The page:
I am one of four so after discussions with my brother and other sister we all decided that Dad should decide what should happen. Without his money he would not be able to get any aids to help him recover from this stroke. He was told the bank would return their money if he reported it to the Police. In the meantime my huband and my brother got joint POA for both of my parents.
    Dad decided the Police had to be informed and the whole process went ahead.
    Things do not always go as you get told they will.
    In the end my brother in law was sentenced to 3 months imprisonment. His reason for the theft was gambling addiction - my sister stayed with him which was up to her.
    Everything was ok until he came out on a tag after I think was 3 weeks. Things turned nasty and he held a grudge against my husband and me for getting him locked up.(Although everyone agreed with Dad this was the right thing to do).
    Mum continued in residential care and Dad unfortuneately had to go into nursing care. Most of my family do not bother to see either of them now.And apart from me, my husband, my kids and one other we are the only visitors they have each week.
    My family has been torn apart by this.
    Neither Mum or Dad did anything wrong!
    Would I change what we did?
    I dont think I would because I now see my family for who they really are.
     
  10. Amy

    Amy Registered User

    Jan 4, 2006
    3,453
    Hiya Sein,
    Welcome to TP, and thank you for sharing your story - it is so sad how your family has been torn apart. How are your parents?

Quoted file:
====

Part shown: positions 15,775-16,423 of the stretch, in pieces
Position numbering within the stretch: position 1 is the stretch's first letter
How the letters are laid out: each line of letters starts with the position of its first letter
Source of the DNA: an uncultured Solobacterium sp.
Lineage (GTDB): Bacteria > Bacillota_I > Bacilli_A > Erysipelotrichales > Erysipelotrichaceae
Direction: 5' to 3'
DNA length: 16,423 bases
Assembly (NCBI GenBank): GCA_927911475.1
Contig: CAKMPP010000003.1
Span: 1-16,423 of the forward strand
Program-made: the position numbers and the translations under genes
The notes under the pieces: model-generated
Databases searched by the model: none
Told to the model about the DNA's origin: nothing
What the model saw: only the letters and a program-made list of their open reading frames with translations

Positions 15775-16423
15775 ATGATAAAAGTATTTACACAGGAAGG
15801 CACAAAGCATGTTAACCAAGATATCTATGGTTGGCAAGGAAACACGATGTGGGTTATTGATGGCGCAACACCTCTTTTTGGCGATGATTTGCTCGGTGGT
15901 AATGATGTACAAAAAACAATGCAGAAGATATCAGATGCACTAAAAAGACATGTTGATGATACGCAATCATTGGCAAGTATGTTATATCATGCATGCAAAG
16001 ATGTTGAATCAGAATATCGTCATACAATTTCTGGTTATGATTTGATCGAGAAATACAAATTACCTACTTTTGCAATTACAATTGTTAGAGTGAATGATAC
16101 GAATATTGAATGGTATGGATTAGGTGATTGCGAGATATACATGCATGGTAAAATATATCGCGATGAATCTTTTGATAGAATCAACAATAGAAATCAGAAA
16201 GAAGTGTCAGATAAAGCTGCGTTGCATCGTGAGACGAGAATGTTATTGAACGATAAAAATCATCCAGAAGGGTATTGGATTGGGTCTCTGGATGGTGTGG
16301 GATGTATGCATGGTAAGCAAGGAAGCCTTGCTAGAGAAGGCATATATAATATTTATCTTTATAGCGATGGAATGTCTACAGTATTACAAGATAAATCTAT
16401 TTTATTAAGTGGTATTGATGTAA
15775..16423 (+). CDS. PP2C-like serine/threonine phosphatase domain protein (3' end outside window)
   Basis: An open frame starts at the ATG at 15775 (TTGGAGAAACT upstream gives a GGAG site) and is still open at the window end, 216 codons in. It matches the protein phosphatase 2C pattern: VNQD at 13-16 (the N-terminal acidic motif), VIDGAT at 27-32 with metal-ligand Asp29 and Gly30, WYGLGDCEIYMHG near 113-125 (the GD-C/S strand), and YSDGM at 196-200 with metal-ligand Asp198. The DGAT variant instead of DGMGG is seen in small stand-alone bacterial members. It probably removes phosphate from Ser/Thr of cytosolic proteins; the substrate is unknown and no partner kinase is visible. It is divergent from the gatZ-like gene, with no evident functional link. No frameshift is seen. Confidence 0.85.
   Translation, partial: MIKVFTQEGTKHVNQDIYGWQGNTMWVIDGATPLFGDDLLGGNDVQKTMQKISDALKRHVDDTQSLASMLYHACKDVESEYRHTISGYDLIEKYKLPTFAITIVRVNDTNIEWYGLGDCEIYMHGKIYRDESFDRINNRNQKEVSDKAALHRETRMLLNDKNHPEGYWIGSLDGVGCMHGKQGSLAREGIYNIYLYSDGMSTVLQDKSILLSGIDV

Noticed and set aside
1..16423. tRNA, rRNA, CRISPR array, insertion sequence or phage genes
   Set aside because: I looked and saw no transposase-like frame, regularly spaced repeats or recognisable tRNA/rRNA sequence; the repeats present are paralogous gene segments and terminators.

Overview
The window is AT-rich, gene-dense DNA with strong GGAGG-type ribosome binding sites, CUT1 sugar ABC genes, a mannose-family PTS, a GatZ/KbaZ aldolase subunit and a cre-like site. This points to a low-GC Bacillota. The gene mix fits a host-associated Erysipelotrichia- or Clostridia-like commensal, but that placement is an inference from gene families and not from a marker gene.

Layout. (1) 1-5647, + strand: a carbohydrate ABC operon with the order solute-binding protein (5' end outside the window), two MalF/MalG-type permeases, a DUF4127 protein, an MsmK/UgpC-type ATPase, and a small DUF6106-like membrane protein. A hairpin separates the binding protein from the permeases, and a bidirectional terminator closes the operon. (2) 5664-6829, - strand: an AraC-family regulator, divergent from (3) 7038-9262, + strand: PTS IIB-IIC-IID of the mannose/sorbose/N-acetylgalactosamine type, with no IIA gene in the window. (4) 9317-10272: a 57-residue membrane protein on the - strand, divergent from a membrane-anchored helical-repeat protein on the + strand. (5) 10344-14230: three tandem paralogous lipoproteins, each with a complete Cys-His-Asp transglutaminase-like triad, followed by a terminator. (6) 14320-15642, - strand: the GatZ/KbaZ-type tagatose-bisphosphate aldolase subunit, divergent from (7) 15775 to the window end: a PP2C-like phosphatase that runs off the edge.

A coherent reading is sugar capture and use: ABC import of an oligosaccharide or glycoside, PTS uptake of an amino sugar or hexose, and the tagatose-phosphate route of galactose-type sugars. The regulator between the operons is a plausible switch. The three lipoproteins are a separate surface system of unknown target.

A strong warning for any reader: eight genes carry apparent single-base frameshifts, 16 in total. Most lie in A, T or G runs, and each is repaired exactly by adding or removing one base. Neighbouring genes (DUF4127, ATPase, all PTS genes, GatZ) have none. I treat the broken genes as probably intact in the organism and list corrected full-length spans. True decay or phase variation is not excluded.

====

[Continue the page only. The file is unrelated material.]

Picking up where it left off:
Love Helen
     
  11. sein

    sein Registered User

    Jan 21, 2007
    2
    New Milton Hants
    Hi Helen
    Thanks for asking about my parents.
    Dad has his ups and downs. He gets very depressed and finds it very difficult to cope with his disabilities. He was very able bodied before this stroke and had had a hip replacement done about a year previous to all this.The stroke he suffered has left him completely paralysed down the left hand side.He has also loss some of his sight but he will not say how much. He has always believed he will get better and return home but he will not recover from this stroke. We have left him believing he might get better as a hope for his future. He doesn't understand why he doesn't get visitors, and I find it hard to explain,as I too do not understand how my family can ignore him like they do. How would they like to be confined to a bed 24 hours a day, 7 days a week with hardly anyone to talk to?
    Mum is very content where she is. She lives in her happy world where everyone is nice. She has even less visits from her family. They have been telling people there is no point in visiting as she wouldn't know who they are anyway. They are so wrong.
    At Christmas our neigbour took her out in her car and they passed my sister. Mum said" Oh look! There's Linda".
    Mum still knows me, my husband and Kids very well and we make sure we see her and take her out at least once a week. The AD is taking hold and we can see the changes in her but she is still there deep inside.
    Something that I have realised from all that has happened is that life is short and you do need to do things that you really want to do before it is too late. I have told my family if I get AD that I do not want them to look after me at home but to put me in care and get on with their own lives. All I would want is the regular visits to say hello.